I’ve always talked to manu (birds); I was raised that way. It was only a matter of time that I would duet with kōkako. The call of the kōkako is complex and unique.
The kōkako sings in duet with its mate and neighbouring Kōkako for three known reasons: to defend its territory; to guard its mate; and to communicate.
In a healthy forest, the call of the kōkako is heard in the morning from daybreak. The performance of a song marks their territory, like one gets up in the morning to say loudly “This is my home.”
Their song can last over 30 seconds, opened with short “mews,” and gradually bursts into an enchanting song. I think of it as their way to see who’s about, which reminds me of a karanga: a spiritual call that has been heard through generations of whanau (family).
Silent pauses are given for other kōkako to express and reveal themselves. I imagine they say, “I hear you.”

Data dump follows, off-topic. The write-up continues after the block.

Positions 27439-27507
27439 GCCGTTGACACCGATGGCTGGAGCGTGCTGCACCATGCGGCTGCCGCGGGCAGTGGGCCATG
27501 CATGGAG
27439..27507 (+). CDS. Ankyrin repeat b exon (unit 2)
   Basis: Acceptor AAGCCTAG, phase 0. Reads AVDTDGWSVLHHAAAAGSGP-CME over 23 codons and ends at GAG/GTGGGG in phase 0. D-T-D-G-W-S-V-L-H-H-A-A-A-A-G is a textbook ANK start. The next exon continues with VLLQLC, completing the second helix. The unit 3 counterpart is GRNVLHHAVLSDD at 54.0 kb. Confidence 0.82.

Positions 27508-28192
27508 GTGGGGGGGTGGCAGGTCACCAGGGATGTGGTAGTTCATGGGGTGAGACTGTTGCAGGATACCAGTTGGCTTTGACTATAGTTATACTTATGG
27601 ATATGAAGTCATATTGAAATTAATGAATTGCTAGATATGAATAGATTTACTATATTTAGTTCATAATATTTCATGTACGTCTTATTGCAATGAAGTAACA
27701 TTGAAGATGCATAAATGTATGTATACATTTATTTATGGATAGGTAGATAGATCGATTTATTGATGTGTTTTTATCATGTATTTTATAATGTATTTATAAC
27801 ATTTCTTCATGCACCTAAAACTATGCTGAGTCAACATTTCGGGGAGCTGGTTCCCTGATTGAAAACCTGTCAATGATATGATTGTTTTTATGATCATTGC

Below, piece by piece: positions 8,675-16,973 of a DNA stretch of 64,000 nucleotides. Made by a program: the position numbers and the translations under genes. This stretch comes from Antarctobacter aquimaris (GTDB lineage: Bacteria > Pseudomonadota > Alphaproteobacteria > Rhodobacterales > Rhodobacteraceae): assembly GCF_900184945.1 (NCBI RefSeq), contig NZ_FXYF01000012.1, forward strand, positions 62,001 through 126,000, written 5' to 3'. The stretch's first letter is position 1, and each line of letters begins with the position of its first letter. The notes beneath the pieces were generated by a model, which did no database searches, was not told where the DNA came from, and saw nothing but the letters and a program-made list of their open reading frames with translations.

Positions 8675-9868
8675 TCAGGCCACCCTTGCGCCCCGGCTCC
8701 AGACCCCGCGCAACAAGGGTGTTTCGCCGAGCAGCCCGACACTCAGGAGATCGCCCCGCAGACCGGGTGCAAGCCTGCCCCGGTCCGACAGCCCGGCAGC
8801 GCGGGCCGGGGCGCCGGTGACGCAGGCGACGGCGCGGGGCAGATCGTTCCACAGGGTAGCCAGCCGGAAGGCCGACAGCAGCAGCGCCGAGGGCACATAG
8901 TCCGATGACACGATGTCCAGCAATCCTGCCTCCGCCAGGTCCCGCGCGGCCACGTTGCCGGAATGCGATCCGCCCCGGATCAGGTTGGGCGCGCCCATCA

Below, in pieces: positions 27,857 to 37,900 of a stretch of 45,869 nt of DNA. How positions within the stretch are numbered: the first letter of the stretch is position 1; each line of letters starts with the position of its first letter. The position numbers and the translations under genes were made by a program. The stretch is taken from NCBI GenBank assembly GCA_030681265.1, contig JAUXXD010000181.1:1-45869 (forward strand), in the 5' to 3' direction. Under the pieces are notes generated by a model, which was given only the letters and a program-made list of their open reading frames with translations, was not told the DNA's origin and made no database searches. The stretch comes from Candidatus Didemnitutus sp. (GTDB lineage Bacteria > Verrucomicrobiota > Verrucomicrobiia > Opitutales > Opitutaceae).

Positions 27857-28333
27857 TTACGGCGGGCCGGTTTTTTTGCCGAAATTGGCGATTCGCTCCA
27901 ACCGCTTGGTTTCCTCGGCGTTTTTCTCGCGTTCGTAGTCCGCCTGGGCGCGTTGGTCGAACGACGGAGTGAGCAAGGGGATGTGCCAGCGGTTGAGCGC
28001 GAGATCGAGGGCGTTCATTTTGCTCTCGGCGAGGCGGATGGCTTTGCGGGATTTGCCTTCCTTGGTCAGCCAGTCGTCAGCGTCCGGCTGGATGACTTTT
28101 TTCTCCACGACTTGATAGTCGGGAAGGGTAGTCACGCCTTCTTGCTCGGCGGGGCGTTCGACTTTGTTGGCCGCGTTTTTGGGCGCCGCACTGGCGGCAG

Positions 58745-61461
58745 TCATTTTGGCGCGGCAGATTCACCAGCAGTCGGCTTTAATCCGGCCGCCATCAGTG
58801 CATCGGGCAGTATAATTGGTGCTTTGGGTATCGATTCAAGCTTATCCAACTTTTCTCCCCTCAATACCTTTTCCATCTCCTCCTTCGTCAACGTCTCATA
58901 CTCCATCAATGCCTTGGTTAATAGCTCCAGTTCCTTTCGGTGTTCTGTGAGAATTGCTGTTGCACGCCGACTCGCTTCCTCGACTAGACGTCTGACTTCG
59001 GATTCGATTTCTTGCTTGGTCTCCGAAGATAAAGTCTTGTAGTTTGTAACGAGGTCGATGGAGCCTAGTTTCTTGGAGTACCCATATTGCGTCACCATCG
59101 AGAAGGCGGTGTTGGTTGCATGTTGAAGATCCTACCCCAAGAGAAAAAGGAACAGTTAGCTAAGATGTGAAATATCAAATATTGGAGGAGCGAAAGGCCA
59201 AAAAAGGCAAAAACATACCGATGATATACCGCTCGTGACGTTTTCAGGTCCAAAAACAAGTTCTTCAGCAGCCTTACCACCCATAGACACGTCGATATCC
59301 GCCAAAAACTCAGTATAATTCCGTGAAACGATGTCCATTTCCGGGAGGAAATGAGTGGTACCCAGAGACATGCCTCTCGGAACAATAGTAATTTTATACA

When kōkako duet, they interweave their melodies and finish each other’s sentences. I wanted to experience this; I trained my ears by spending a lot of quiet time listening, observing and practicing my playing of traditional Māori flutes.
I discovered I had my own unique call to sing. My duet with kōkako has inspired my dedication to conservation and the survival of NZ’s rare manu.
To look after kōkako there needs to be a greater understanding of kōkako and how they live. As an iconic NZ species, I encourage people to respect the kōkako and listen to its karanga.
Put time aside to rise early and walk quietly in the forest, in time you will learn their behaviour, recognize geographical dialect and identify the calls.
You will undoubtedly have an emotional connection to these beautiful birds. That is, if they don’t go extinct first.
By N. Lunson, Dept of Conservation